At the Home Hardware, wary folk were lining up not one but two or even three floor stickers behind me, taking no chances. At the Superstore, where two months of shelves with no toilet paper were followed by high stacks of it on sale, a friend in the fruit section a safe couple of aisles away jumped back with such force when I said hello I thought for a moment murder hornets were clinging to me. Even at the McDonald’s drive-through, a Big Mac suddenly as exciting to me as a trip to a decent restaurant, the cars ahead and behind were keeping their distance. Lots of it. But of course mine are Ontario plates: I carry the plague.
In the Atlantic provinces, already at an advantage because of their low population density and dearth of public transport, what keeps the virus in check is community consensus and of this there has always been plenty. Case in point: In Nova Scotia, returning residents in quarantine were the ones who made a point of complaining that the government wasn’t checking up on them – they said they’d ring daily and I’m still waiting!
The support of restrictive measures or, in the worst-case scenario, a lockdown, is inversely proportional to the inconvenience that is felt and in this province the disruption has hardly been noticed, the economy here puttering along in second gear at the best of times. The province of Nova Scotia has the third highest median age in the country (sitting with the rest of the members of the former Atlantic Bubble at the top of the chart) and the highest percentage of seniors. It also has a sizable underground economy, so if you are actually working, and not doing so off the books, then you are very likely to be doing so unbothered in an essential service – in construction, which is booming (the price of a two by four has almost tripled since the pandemic started, a sheet of plywood is nearly double), in fishing and agriculture, or in the public sector. The economic pain of the pandemic – I am not talking about the cost in seniors’ lives – has been slight. Where I am, just about the biggest difference has been the absence of folk from away and there’s been satisfaction in that. What the virus has provided the Atlantic provinces is power, the power to say to folk perceived as having lorded it over them for 70 years,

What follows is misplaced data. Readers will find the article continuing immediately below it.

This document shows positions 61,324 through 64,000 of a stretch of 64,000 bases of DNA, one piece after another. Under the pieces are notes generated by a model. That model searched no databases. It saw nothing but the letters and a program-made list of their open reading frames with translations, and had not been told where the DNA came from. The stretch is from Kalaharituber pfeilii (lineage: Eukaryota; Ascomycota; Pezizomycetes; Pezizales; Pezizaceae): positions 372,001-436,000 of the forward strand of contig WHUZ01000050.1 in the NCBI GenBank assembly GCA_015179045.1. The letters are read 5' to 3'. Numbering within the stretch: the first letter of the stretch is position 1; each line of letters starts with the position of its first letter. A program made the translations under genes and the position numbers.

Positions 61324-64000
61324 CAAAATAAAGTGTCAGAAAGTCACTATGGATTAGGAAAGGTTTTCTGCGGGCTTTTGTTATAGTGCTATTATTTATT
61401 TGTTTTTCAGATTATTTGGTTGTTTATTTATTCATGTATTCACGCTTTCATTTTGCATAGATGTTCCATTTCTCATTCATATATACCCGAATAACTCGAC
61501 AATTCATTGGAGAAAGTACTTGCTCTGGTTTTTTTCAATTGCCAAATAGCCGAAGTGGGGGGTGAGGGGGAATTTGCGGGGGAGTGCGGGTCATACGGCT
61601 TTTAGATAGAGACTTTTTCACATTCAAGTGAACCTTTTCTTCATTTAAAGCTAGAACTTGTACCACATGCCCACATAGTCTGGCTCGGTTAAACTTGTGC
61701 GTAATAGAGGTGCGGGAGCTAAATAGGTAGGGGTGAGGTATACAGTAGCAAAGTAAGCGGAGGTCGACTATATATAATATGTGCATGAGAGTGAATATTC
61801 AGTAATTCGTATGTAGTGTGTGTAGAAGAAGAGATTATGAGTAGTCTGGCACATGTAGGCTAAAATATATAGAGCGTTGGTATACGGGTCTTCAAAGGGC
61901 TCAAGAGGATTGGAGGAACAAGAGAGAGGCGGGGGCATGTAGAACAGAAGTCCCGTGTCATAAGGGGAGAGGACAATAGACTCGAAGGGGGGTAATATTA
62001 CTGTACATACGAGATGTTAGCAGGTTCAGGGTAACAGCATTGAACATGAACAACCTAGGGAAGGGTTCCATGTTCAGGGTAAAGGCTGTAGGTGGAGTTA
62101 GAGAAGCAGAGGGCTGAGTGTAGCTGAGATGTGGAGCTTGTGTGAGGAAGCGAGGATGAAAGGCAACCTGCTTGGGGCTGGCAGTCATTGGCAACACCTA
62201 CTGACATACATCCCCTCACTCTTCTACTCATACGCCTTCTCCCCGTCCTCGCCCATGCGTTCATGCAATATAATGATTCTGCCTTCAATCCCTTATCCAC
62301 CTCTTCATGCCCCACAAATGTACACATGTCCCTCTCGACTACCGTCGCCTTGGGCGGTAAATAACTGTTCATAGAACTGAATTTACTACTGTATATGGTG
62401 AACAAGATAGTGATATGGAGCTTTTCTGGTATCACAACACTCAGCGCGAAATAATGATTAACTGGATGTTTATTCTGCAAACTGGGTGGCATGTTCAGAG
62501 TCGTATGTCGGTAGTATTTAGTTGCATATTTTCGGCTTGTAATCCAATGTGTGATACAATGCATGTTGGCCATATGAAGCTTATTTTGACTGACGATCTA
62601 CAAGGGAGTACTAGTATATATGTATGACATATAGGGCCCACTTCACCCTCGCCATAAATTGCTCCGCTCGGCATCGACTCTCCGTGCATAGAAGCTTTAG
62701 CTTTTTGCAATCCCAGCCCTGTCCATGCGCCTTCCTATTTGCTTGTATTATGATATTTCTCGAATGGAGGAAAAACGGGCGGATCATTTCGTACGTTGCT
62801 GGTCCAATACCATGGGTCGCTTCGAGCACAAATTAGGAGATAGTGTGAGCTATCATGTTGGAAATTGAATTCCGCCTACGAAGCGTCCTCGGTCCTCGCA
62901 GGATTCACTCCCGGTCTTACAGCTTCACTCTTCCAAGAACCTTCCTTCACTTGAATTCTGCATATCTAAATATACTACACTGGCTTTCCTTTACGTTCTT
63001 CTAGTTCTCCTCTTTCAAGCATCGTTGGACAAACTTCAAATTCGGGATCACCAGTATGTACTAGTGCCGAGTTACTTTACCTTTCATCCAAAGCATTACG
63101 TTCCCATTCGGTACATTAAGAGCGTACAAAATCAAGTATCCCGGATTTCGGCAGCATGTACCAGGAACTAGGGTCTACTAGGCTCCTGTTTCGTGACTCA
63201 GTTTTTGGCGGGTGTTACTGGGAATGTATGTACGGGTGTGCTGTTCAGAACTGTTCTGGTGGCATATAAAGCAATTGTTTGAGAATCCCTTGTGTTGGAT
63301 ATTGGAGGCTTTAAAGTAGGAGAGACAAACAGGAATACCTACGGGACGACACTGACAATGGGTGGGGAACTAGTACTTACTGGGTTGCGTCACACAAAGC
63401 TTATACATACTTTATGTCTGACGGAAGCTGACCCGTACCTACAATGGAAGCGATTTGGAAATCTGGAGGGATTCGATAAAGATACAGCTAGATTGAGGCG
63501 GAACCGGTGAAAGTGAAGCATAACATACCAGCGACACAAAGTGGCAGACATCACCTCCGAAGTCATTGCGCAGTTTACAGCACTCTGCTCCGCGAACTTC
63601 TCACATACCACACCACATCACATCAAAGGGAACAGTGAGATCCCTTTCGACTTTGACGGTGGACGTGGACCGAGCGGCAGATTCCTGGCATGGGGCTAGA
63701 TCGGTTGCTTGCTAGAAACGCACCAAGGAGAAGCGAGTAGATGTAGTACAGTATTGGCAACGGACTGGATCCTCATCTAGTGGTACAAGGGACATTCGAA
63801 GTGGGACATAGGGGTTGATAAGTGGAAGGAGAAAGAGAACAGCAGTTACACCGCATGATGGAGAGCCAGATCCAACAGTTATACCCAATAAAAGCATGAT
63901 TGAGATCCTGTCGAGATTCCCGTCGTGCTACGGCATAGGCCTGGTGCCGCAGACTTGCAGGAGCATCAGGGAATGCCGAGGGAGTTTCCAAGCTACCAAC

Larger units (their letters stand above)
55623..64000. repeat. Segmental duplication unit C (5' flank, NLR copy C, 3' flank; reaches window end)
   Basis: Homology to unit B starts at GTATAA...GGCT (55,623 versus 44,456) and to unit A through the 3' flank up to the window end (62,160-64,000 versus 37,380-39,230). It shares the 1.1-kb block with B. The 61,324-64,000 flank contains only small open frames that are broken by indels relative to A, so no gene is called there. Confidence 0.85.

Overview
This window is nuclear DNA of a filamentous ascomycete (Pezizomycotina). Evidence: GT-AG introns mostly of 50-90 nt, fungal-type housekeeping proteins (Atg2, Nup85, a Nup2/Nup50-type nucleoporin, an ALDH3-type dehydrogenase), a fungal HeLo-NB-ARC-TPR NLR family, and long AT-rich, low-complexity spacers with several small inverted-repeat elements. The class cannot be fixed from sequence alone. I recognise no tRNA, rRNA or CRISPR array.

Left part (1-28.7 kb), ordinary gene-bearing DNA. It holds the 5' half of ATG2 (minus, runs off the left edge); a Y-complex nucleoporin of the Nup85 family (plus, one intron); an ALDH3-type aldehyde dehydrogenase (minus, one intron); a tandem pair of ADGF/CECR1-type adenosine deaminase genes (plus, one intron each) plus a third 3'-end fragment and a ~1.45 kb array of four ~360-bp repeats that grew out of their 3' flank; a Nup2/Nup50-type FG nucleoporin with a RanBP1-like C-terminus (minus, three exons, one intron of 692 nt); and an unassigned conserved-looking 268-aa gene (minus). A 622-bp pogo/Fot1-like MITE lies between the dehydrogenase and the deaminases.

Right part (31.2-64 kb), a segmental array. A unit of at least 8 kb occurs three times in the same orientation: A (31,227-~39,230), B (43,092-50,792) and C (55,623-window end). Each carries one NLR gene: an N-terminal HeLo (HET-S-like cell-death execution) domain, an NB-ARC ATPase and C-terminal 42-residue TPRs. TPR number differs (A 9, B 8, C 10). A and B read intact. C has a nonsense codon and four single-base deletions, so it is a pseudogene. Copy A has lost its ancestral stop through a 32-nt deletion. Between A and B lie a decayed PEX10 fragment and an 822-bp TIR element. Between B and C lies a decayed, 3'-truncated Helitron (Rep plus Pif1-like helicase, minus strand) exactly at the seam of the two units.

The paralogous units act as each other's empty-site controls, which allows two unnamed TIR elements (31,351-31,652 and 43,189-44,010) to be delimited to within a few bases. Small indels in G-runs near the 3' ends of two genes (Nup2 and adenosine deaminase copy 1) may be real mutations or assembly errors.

“No, you won’t come and if you do, it’ll be on our terms.”
Indeed, the consensus is so great that Nova Scotians, who are not so much governed as hectored – when, that is, the provincial assembly sits at all – tolerate possibly the most autocratic Premier in the country. Astoundingly, the legislature here sat for just 13 days in 2020 before Stephen McNeil, who’d announced his impending resignation in August (why put up with COVID-19′s aftermath?), did the now routine and unremarkable Canadian thing and prorogued because, he said, Nova Scotians “would understand that we are selecting a new premier now and it would be inappropriate for me to go set a policy path.” Who needs government anyway? It’s up in the air, here, that sitting MPs are even necessary or what the difference would be if MLAs took Mr. McNeil’s popular COVID-19 instruction to “stay the blazes home” (which is now the title of a speedily published book celebrating Nova Scotia in the face of the pandemic) and did so permanently.